Developer Alert: OIO indicates discretionary exemptions may be possible for holders of Transitional Exemption Certificates

Developers of large apartment developments holding transitional exemption certificates (which are set to expire in August 2023) may be able to get a discretionary exemption from the OIO, which would allow completion of sales to take place beyond August 2023. 

As part of our recent OIO Recap, we outlined ways in which foreigners could invest in NZ residential real estate following implementation of the foreign buyer ban in New Zealand (legislated as part of the Overseas Investment Amendment Act 2018 (Amendment Act)).

The Amendment Act also provided for transitional exemptions to the foreign buyer ban, including where a developer had obtained a ‘transitional exemption certificate’ from the Overseas Investment Office (OIO).  

Transitional exemption certificates and August 2023 Expiry Date

Transitional exemption certificates were originally introduced so that developers of new large apartment buildings who had already commenced selling dwellings ‘off the plans’ prior to the introduction of the foreign buyer ban, could remain exempt from the foreign buyer ban and continue sales to overseas persons – at least for a limited period of time. 

Between late 2018 and mid 2019, the OIO issued a number of developers with transitional exemption certificates.  These certificates were originally issued with an expiry date of 22 August 2023.  The certificates allow certain developers in exempt developments to continue selling new dwellings in the apartment building to overseas buyers, provided the buyer ‘acquired’ the dwelling before the expiry date of 22 August 2023.  This was particularly important for large apartment projects, which often require pre-sales to ensure adequate funding for the overall project.


An area of some original ambiguity was the requirement for the apartment to be ‘acquired’ and whether that meant a buyer had to, by 22 August 2023:

  • Simply have an apartment under contract (from signing date the buyer has acquired an equitable interest in the apartment); or
  • Have given effect to the transfer of the apartment (meaning the buyer needed to have acquired the legal interest).

The purpose behind the OIO’s decision to consider granting of new discretionary exemptions is to resolve the ambiguity by confirming the first interpretation.

Covid, Delays, Discretionary Exemption?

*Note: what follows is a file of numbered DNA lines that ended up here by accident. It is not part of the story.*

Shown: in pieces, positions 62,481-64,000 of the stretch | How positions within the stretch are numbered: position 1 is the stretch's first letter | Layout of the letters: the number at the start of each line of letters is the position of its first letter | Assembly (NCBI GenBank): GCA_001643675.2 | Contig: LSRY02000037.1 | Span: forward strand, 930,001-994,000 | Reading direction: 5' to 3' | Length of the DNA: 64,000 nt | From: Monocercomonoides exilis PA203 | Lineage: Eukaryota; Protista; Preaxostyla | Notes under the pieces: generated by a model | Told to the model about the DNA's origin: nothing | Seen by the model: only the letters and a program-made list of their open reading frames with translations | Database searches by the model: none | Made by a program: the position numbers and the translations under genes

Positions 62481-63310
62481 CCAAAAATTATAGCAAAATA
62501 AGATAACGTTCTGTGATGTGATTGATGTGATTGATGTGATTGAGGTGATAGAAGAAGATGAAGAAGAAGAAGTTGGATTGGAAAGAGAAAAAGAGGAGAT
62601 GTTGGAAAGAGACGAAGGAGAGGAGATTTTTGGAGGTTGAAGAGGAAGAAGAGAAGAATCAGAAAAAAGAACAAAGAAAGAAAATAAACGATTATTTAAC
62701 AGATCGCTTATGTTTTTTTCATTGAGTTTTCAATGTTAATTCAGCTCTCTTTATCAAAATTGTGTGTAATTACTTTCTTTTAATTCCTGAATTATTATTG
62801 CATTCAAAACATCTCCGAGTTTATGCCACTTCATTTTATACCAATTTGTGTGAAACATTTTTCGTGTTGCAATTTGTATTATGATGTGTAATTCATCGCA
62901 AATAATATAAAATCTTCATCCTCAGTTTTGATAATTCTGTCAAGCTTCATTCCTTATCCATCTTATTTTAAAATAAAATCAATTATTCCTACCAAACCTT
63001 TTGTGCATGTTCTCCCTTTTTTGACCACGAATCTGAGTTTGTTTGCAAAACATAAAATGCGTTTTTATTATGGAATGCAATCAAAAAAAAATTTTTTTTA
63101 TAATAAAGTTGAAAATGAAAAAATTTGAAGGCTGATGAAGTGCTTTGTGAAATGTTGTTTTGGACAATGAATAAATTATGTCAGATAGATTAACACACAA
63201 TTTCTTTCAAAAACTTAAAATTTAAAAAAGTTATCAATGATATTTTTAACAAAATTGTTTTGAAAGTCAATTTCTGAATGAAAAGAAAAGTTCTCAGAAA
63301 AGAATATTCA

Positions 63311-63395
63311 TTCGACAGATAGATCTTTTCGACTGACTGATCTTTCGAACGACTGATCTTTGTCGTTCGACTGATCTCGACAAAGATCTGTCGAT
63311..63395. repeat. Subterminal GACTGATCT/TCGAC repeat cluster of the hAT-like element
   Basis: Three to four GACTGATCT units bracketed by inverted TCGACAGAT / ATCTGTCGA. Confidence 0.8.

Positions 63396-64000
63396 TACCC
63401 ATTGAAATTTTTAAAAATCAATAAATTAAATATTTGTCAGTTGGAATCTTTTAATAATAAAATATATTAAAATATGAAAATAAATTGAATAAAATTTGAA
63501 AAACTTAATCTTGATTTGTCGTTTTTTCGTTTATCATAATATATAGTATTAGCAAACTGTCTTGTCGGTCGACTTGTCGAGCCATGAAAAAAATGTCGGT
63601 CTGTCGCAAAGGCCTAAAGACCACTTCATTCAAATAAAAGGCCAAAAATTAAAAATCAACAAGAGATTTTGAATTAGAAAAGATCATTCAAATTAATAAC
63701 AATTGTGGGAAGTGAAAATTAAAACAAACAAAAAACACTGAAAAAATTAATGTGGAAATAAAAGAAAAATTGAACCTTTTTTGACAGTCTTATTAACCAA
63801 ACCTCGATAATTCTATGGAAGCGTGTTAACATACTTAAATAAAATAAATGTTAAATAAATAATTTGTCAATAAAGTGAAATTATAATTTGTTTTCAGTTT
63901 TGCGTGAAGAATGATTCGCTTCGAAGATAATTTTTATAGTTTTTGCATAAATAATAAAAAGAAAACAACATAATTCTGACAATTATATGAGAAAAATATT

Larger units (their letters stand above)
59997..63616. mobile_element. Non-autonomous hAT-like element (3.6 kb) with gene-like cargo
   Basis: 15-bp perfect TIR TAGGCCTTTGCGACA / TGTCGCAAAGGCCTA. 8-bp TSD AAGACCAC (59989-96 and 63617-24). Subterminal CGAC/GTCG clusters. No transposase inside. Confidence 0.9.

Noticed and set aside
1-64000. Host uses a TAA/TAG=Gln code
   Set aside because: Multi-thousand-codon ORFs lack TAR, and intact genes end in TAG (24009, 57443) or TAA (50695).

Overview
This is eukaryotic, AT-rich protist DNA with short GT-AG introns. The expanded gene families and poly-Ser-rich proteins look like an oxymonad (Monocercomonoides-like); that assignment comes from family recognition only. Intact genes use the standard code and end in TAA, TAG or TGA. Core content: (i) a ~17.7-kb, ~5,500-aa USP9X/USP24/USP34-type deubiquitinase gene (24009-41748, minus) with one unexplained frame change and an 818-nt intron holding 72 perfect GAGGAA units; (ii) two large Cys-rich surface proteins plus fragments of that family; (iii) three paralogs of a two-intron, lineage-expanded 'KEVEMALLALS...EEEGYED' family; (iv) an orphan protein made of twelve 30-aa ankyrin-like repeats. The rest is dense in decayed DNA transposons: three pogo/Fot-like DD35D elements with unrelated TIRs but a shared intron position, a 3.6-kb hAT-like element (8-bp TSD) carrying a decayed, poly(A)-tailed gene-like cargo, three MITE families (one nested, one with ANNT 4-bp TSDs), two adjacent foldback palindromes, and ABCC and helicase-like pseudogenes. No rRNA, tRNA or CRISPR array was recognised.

Covid19 and the associated delays caused considerable delays in the construction sector in New Zealand and this meant that many developers were delayed in their sales to third party buyers.

We understand that the OIO is open to hearing from developers holding transitional exemption certificates (having a current expiry date of 22 August 2023), where sales contracts are expected to be signed before the cutoff date of 22 August 2023 but settlement of those sales will not be complete by that date (although the sales are expected to be completed shortly after issue of title). 

If you are a developer in that position, then applying for a discretionary exemption allowing you to attend to settlement and completion of sales after 22 August 2023 (for contracts formed prior to that date) is something that you can now explore with OIO.  We recommend that contact with the OIO should be made as soon as possible to discuss the prospects of a discretionary extension. 


Should you require support in engagement with the OIO either on seeking of a discretionary exemption or any other matter, Hesketh Henry’s Foreign Investment Team is well placed to assist.


Disclaimer:  The information contained in this article is current at the date of publishing and is of a general nature.  It should be used as a guide only and not as a substitute for obtaining legal advice.  Specific legal advice should be sought where required.

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Contact the expert team at Hesketh Henry.
Media contact - Kerry Browne
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